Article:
Practice. Practice. Practice.

The Ambassador’s Son

He was young, rich and handsome. He had a big ready smile and a glint in his eye. The ladies stopped him on the street to ask for a strand of his hair. They had never seen anything like him in all their life, not even the adults. He gladly obliged and pulled a strand to present to them.

The ladies were fascinated; and he got more than his fair share of dates and sex. Then one day he fell in love. She was the daughter of one of the local ‘royalty’. She was smart, pretty and the heiress to a fortune. And she was in love with someone the wrong race. Her dad threatened to have her committed. Her mother had to go for a restorative spa to recover from the shock.

They were going to get married. He wrote to his father telling him of his love and his plans. His father, the Old Ambassador, had been recalled home recently; it took 6 weeks for a letter to get ‘home’ and another 6 weeks for the reply to come back. Meanwhile two young lovers feverishly planned their happily ever after.


The New Ambassador and his deputy filled the little love nest with their presence. They faced the young lovers clinging together with stern faces.

“You must go home immediately” the New Ambassador said to Him.

“Why? What’s wrong?”

“It’s your father”

A shock ran through the young man. His father was dead and they wouldn’t tell Him. His father was dead and he hadn’t met the love of His life.  Tears started to roll down His cheeks.

“You must be strong now” the New Ambassador told Him.

That night the young lovers grieved, consoled each other and promised to be together as soon as possible.

In the morning they went to the Embassy. He was handed an envelope with a first class ticket and some cash in it. A chauffeur drove him to the airport.  Dazed he boarded the flight home. He didn’t eat, watch in flight movies or flirt with the female attendants.

He moved desolately through immigration and customs when he landed and walked outside. Suddenly his heart jumped with joy. There was his father at arrivals! He was alive! But just as quickly his heart sank. It must be his mother then. In need of parental reassurance he rushed to embrace his father and walked into a resounding slap that spun him round.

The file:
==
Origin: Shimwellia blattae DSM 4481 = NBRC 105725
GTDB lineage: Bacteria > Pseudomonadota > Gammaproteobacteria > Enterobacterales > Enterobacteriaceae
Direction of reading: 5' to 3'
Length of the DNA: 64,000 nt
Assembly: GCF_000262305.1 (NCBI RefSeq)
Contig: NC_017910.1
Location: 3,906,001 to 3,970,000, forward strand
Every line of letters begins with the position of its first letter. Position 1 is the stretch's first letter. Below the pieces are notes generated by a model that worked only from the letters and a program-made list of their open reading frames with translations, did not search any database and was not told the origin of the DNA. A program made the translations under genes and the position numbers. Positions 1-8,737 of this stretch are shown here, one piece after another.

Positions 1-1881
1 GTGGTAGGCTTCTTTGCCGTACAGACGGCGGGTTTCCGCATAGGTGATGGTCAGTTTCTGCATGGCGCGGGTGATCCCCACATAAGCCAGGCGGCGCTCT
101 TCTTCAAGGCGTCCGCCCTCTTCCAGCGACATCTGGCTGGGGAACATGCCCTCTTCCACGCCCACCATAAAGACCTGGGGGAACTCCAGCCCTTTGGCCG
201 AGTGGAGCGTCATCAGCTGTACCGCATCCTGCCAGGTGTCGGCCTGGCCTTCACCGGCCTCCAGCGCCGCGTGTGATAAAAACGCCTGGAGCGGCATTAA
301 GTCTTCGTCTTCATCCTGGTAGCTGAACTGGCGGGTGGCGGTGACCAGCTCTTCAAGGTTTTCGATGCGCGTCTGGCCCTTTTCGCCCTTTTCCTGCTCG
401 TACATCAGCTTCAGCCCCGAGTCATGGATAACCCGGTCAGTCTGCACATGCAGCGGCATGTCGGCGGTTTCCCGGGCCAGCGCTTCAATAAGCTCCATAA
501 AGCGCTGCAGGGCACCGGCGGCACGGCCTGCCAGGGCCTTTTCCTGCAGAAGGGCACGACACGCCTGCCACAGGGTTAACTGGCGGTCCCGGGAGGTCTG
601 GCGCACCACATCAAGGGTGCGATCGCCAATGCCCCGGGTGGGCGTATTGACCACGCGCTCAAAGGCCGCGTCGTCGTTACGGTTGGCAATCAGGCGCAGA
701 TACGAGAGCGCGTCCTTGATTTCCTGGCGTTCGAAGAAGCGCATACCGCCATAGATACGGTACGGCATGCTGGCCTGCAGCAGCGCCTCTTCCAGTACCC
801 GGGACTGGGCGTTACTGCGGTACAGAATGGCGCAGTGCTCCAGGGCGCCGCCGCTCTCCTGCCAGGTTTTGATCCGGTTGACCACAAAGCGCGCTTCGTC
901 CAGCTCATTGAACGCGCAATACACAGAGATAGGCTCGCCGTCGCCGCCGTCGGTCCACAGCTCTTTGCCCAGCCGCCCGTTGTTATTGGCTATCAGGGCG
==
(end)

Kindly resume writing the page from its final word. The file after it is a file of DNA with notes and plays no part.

“Give me my passport!” His father, the Old Ambassador bellowed.

“Your passport?” He asked bewildered.

The Old Ambassador snatched away the passport He had just come through arrivals with.

“I sent you abroad to get an education not a wife.”

It dawned on Him why He had been summoned home. His heart sank as he watched his father turn away with His passport in hand.   Without His passport He was a ‘nobody’.

The Young Lovers wrote each other regularly for two years, till it dawned on them that they could never see each other again. He couldn’t go back to Her without his passport and the New Ambassador made sure She could never get a visa to come to Him.  Even the protests Her friends held in front of the Embassy couldn’t make the New Ambassador change his mind.


They met at a class reunion twenty years later. He was married with children. She was still single. She didn’t want to have anything to do with him.  Some of their mutual friends told Him how she had had a couple of unsuccessful relationships after she realized they wouldn’t be together and never had much time for men after that. Even her father had tried to get Him back when he saw how She languished.

He was left with a slight but persistent feeling of discomfort after hearing her story; guilt, remorse, compassion, disappointment, regret? He wasn’t sure. He shrugged it off as best he could, and broke into a wide relieved smile as soon as He saw his wife walking towards him across the room.


2 thoughts on “Practice. Practice. Practice.

  1. Yes, wow! Ms Agams, did you write this? Are these excerps from a novel? If not, please develop it into a book (a novel form) and I’m sure it will be a sell-out.

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